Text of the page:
Today I picked the second option, and I encountered some deer:

One of them totally Cat 6-ed me:

As you can imagine, sprinting against a deer in the heat is quite exhausting, and so I picked a pleasant spot to rest:

If you can tear your eyes away from my shameful pink-and-green spacer stack you will notice that beneath my saddle is a tool roll from EH Works, whose ad you may have noticed over there in the right-hand margin.  Here's what it looks like unfurled:

And here's a quick inventory of its contents:

--Two (2) inner tubes;
--Tire levers;
--Patch kit;
--Spoke wrench;
--Combination S&S coupler/pedal wrench

Basically it's everything I need to disassemble and reassemble my travel bike on the road--except for a pump (I've got to deflate the tires to fit everything in the travel case), but I'm sure I could easily fit a mini-pump in there too.  Indeed, there's plenty of room left, so perhaps I'll even add a chain tool and some spare links so I'm really covered.  Or perhaps I won't bother, because really, how often do you break a chain?

Either way, it all fits snugly and discreetly under Eric the Chamferer's handiwork:

So there you go.

Speaking of giant toolbags, a friend forwarded me this article, which apparently requires a subscription to read in its entirety--though I'm not sure that matters because if you're anything like me you couldn't bear to do so anyway:

Dave Morin, a tech executive and venture capitalist, posted his time for a recent mountain bike ride to the social networking app Strava and thought little about it. Until, that is, he bumped into a friend, Colin Brumelle, a former Twitter engineering manager and amateur racer who’d seen the Strava posting. “You’re cheating!” cried Mr. Brumelle.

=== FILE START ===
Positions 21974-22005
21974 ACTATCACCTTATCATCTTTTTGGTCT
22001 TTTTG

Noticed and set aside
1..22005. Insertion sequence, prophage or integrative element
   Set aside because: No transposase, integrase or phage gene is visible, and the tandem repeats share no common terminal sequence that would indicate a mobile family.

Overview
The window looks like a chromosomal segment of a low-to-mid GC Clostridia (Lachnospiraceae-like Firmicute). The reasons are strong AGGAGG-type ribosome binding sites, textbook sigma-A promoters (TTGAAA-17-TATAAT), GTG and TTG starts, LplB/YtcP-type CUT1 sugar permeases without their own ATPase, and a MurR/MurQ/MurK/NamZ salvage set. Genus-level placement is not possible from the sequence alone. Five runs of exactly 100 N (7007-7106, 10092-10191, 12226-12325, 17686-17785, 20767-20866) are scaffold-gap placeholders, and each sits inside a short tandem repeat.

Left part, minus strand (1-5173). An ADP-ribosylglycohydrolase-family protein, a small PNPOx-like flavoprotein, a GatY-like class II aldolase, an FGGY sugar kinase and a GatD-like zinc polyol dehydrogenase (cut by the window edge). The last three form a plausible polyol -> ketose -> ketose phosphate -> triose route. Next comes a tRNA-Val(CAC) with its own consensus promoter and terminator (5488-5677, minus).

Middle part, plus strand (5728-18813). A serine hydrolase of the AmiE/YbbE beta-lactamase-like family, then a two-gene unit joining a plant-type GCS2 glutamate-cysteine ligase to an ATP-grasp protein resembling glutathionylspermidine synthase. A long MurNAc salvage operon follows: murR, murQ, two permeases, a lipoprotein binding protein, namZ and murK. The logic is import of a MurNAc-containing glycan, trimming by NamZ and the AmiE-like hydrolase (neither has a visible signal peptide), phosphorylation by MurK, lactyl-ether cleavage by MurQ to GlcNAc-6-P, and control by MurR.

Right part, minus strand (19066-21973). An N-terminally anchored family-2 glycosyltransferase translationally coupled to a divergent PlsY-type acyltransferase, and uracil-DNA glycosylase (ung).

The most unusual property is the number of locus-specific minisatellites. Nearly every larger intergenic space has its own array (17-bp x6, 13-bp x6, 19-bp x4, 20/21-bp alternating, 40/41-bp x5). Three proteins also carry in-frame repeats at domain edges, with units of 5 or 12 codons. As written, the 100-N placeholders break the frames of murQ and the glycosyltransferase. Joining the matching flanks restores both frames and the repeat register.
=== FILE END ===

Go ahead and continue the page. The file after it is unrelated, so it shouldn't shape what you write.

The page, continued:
Mr. Morin had beaten Mr. Brumelle’s time up the slopes of nearby Mt. Tamalpais. But to anyone on Strava, it was obvious how Mr. Morin had done it. His bike, as noted in Strava, was a Turbo Levo, a new, $7,500 offering from California-based Specialized. It is equipped with a computerized, electronic motor, which offers a subtle assist with each pedal stroke.

Yeah, it's not really innovation or cheating, it's basically just being a douche.

And now, I'm pleased to present you with a quiz.  As always, study the item, think, and click on your answer.  If you're right you'll rejoice, and if you're wrong you'll see a Pokéfred.

Thanks very much for reading, ride safe, and ride safely.

--Wildcat Rock Machine

1) Pokémon reference Pokémon reference something something something Pokémon reference.


2) The NYPD recently cracked down on ElliptiGO riders for violating the following New York State traffic law:

§ 1232. Riding on bicycles. (a) A person propelling a bicycle shall not ride other than upon or astride a permanent and regular seat attached thereto, nor shall he ride with his feet removed from the pedals.
(b) No bicycle shall be used to carry more persons at one time than the number for which it is designed and equipped.


("Gravel.  So hot right now.")

3) Finally!  Gravel-specific _____:

--Handlebar tape

4) What kind of knot is this?

--A "buntline hitch"
--A "Klemheist knot"
--A "Panties-in-a-Twist"
--Trick question, this is technically a "bend" and not a knot, and anyone who doesn't know the difference is an idiot

5) Holy shit, the Boston Globe printed something nice about bikes!


6) The Lios Nano is:

--The world's douchiest folding bike
--The ultimate Cat 6 assault weapon
--"Onan Soil" spelled backwards (as a commenter pointed out)
--All of the above

7) This bakfiets conversion kit is called:

--The "LIFT"
--The "TROUGH"
--The "Smugifier"
--The "Bakfietsifier"

***Special "Distrupt"-Themed Bonus Video!!!***

The tech companies are gonna disrupt everyone right into the poorhouse.